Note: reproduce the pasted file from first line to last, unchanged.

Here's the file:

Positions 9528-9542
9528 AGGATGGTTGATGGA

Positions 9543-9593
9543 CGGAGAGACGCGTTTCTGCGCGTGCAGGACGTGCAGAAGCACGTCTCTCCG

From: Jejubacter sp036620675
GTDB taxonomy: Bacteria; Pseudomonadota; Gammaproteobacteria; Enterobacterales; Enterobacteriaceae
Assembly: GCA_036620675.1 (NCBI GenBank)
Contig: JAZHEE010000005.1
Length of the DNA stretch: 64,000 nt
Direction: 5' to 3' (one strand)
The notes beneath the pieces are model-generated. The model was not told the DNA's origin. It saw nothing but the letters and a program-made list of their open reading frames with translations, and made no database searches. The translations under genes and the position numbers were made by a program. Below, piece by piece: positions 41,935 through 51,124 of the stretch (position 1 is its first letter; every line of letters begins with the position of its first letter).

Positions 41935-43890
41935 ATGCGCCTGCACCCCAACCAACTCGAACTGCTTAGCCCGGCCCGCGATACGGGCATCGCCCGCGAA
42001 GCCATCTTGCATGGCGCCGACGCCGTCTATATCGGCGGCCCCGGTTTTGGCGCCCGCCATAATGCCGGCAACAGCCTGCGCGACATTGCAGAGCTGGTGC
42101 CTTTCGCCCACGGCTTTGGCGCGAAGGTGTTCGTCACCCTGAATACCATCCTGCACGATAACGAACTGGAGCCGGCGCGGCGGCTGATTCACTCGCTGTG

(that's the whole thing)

Positions 9528-9542
9528 AGGATGGTTGATGGA

Positions 9543-9593
9543 CGGAGAGACGCGTTTCTGCGCGTGCAGGACGTGCAGAAGCACGTCTCTCCG

From: Jejubacter sp036620675
GTDB taxonomy: Bacteria; Pseudomonadota; Gammaproteobacteria; Enterobacterales; Enterobacteriaceae
Assembly: GCA_036620675.1 (NCBI GenBank)
Contig: JAZHEE010000005.1
Length of the DNA stretch: 64,000 nt
Direction: 5' to 3' (one strand)
The notes beneath the pieces are model-generated. The model was not told the DNA's origin. It saw nothing but the letters and a program-made list of their open reading frames with translations, and made no database searches. The translations under genes and the position numbers were made by a program. Below, piece by piece: positions 41,935 through 51,124 of the stretch (position 1 is its first letter; every line of letters begins with the position of its first letter).

Positions 41935-43890
41935 ATGCGCCTGCACCCCAACCAACTCGAACTGCTTAGCCCGGCCCGCGATACGGGCATCGCCCGCGAA
42001 GCCATCTTGCATGGCGCCGACGCCGTCTATATCGGCGGCCCCGGTTTTGGCGCCCGCCATAATGCCGGCAACAGCCTGCGCGACATTGCAGAGCTGGTGC
42101 CTTTCGCCCACGGCTTTGGCGCGAAGGTGTTCGTCACCCTGAATACCATCCTGCACGATAACGAACTGGAGCCGGCGCGGCGGCTGATTCACTCGCTGTG